The 100th anniversary of this historically significant year in World History is upon us. Centennial coins often do well near their 100th anniversary. For example, the 1892 Columbian ½ dollar went up over 1000% near its 100th anniversary.
Centennial Coins perform well no matter the trends of the market. Over the past few years these have become increasingly difficult to obtain.

1916-S $20 Saint Gaudens


Mint: San Francisco, Mintage: 796,000, Composition: Gold, Fineness: 0.9000, Weight: 33.4360g, AGW: 0.9675oz, Diameter: 34mm

The 1916-S seems to have been minted to a very high standard of quality. The strike is almost always very sharp and the surfaces, although they occasionally show signs of very fine granularity, do not have the metal flow problems encountered on many examples of the 1915-S. Luster is always very good to excellent and the color is usually a very appealing rich greenish gold, sometimes with a light orange or coppery tint. High-grade examples of this issue invariably have great “eye appeal.”

1916-S $10.00 Indian

Mint: San Francisco, Mintage: 138,500, Composition: Gold, Fineness: 0.9000, Weight: 16.7180g, AGW: 0.4837oz, Diameter: 27mm

This date and mint was well represented in the European banks and examples continue to be found there. Most seen however are at the lower end of the Mint State range with Choice and Gem examples quite scarce. The date is usually found well struck with subdued luster. The Smithsonian collection contains two Superb Gem examples, one of which would easily grade MS 67. The Norweb coin appears to be the finest example in private hands.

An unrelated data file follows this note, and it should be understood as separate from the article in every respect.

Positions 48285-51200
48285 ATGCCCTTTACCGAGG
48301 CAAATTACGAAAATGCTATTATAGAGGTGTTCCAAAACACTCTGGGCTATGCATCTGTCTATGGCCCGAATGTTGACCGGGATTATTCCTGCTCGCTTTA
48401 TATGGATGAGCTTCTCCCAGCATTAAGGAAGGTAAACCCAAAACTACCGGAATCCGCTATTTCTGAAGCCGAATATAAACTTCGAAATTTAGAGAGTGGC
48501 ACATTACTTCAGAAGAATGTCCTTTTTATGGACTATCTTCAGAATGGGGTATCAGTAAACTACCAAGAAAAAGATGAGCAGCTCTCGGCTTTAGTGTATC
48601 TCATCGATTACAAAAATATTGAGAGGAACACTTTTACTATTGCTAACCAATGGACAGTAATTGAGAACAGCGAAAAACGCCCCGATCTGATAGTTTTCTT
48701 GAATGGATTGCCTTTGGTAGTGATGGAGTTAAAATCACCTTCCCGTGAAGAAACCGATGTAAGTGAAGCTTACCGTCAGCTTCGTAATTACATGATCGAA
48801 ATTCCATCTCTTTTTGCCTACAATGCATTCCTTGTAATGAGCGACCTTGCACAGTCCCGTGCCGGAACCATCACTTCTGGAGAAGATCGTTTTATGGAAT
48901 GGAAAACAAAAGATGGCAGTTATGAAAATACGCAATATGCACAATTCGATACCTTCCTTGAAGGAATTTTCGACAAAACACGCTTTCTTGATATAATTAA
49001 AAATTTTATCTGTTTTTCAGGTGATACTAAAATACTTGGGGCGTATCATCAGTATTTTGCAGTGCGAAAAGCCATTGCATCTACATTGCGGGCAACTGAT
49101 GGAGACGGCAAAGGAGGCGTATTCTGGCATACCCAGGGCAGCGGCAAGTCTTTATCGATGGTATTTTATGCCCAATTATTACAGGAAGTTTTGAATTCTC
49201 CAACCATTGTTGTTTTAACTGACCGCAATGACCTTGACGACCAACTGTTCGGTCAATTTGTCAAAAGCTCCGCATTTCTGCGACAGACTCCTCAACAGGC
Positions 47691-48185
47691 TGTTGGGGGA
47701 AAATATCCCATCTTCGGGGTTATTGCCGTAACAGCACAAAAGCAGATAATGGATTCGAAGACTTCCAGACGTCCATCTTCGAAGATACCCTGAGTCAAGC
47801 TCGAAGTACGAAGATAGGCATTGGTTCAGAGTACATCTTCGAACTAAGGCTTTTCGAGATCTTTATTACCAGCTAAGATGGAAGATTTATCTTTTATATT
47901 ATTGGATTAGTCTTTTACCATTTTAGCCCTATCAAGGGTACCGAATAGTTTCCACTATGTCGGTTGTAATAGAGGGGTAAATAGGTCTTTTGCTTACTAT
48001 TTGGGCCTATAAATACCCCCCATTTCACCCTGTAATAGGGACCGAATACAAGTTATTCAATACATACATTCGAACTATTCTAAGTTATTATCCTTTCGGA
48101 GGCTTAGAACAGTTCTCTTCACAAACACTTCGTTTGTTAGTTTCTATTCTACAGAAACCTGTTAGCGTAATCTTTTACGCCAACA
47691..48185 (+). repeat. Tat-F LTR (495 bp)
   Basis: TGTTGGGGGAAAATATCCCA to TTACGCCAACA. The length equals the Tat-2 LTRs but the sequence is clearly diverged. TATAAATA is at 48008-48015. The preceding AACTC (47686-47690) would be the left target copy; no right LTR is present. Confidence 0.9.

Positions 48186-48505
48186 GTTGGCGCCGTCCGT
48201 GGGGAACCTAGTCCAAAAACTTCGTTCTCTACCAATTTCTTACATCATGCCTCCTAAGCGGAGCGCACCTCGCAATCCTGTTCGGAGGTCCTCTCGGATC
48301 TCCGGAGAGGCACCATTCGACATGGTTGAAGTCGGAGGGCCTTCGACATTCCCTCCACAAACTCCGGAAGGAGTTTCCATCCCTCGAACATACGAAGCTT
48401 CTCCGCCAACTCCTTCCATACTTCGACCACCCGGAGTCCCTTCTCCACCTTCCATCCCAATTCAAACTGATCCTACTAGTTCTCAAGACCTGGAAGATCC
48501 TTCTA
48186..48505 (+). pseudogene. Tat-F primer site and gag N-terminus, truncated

1916-S $5.00 Indian


Mint: San Francisco, Mintage: 240,000, Obverse Designer: Bela Lyon Pratt, Reverse Designer: Bela Lyon Pratt, Composition: Gold, Fineness: 0.9000, Weight: 8.3590g, AGW: 0.2419oz, Diameter: 21.6mm, Edge: Reeded

Due to the existence of a small hoard of approximately 200 pieces that surfaced a few years ago, it is possible to locate this issue in MS-63 or lower grade with only a moderate amount of difficulty. Since the hoard did not contain any gem or even MS-64 quality coins that I am aware of, at the higher levels this date is still quite rare, although it is more often available in MS-65 condition than any San Francisco Mint Indian Head $5 other than the 1908-S. There are several MS-65+ specimens known and a few others that might even reasonably be called “Superb.”
The 1916-S is invariably well struck and the mint mark is bold but lacking definition. Most of the known Mint State specimens are from the same hoard, and they typically have frosty, very finely granular surfaces and only average lustre. A few pieces (not from the hoard) have excellent lustre and surfaces that, while not exactly as satiny as some 1908-S or 1915-S specimens, are more satiny than frosty. Most of the hoard coins have a light greenish gold and orange toning. Other examples of this issue vary from bright yellow gold to rose colored gold to a medium coppery color.